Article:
NPPC Urges Australia Not To Limit Pork Imports

US - The National Pork Producers Council (NPPC) today, has welcomed the recommendations of the Australian Government's Productivity Commission, stating that provisional restrictions should not be imposed on US pork imports to Australia.
calendar icon 21 December 2007
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“NPPC urges the Australian government to follow the recommendation of the Productivity Commission and not place restrictions on U.S. pork imports,” said NPPC President Jill Appell, a pork producer from Altona, Illinois.

The World Trade Organization’s Agreement on Safeguards allows WTO member countries to impose for up to 200 days provisional safeguard measures if “a surge of imports causes or threatens to cause serious material injury to a domestic industry.” The Productivity Commission found that these circumstances are not present, and U.S. imports are not causing the current hardship of the Australian pork industry.

Australian pork producers are seeking government protection from pork imports in the form of tariffs of up to 62 per cent despite the fact that their representative organization, Australia Pork Limited, admitted to the Productivity Commission that “a substantial part of the [Australian pork] industry is not globally competitive.”

Given the Productivity Commission’s findings, Appell suggested that Australian Pork Limited encourage the Australian Government to terminate the safeguard proceeding and redirect its focus to other measures that could address the problems of Australian pig farmers, namely higher feed prices caused by the drought and renewable fuels.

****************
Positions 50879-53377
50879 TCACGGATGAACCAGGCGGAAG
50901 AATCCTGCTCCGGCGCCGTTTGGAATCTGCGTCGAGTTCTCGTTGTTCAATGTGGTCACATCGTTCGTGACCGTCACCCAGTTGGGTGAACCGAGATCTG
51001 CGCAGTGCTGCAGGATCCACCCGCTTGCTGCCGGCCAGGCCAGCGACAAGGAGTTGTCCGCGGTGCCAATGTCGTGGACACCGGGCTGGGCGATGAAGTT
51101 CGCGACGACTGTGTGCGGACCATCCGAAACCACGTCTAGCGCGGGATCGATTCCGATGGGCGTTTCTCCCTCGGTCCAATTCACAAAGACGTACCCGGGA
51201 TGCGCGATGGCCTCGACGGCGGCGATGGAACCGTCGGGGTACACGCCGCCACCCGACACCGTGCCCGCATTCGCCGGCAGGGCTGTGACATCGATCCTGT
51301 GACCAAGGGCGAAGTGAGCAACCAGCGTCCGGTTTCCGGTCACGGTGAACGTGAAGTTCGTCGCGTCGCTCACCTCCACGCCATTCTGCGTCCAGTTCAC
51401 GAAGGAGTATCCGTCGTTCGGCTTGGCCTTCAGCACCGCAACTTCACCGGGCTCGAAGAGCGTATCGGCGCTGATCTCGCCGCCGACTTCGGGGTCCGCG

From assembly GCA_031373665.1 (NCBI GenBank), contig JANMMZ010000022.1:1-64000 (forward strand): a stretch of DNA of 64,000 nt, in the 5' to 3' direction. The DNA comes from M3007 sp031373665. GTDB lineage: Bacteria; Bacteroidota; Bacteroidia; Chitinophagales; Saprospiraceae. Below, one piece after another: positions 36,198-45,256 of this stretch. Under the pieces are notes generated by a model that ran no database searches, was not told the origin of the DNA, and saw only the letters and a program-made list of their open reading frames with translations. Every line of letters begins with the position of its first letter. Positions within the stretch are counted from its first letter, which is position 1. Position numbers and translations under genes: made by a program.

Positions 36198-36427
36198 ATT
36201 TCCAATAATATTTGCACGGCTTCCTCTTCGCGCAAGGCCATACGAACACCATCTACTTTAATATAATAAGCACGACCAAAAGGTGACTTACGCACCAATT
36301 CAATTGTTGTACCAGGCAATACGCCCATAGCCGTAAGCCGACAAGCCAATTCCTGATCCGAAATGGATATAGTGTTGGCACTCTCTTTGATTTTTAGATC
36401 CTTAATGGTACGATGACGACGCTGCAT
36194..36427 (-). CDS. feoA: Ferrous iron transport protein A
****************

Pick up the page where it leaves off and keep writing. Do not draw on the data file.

“Simply allowing the proceeding to run for a further three months will only delay action that could actually help Australian pig farmers,” said Appell.

The US pork industry only recently gained access to the Australian market. Australia now is one of the top destinations for U.S. pork, with exports topping $65 million in the first nine months of 2007. In mid-October, just prior to the recent Australian election, the previous government asked the Productivity Commission to begin its investigation and issue an accelerated report of its findings by 14 December 14. A final report is due by the end of March 2008.

The defence of the Australian market for US pork exports is being made possible in part because of the effective working relationship between NPPC and the National Pork Checkoff Board and their shared goal of increasing US pork exports.

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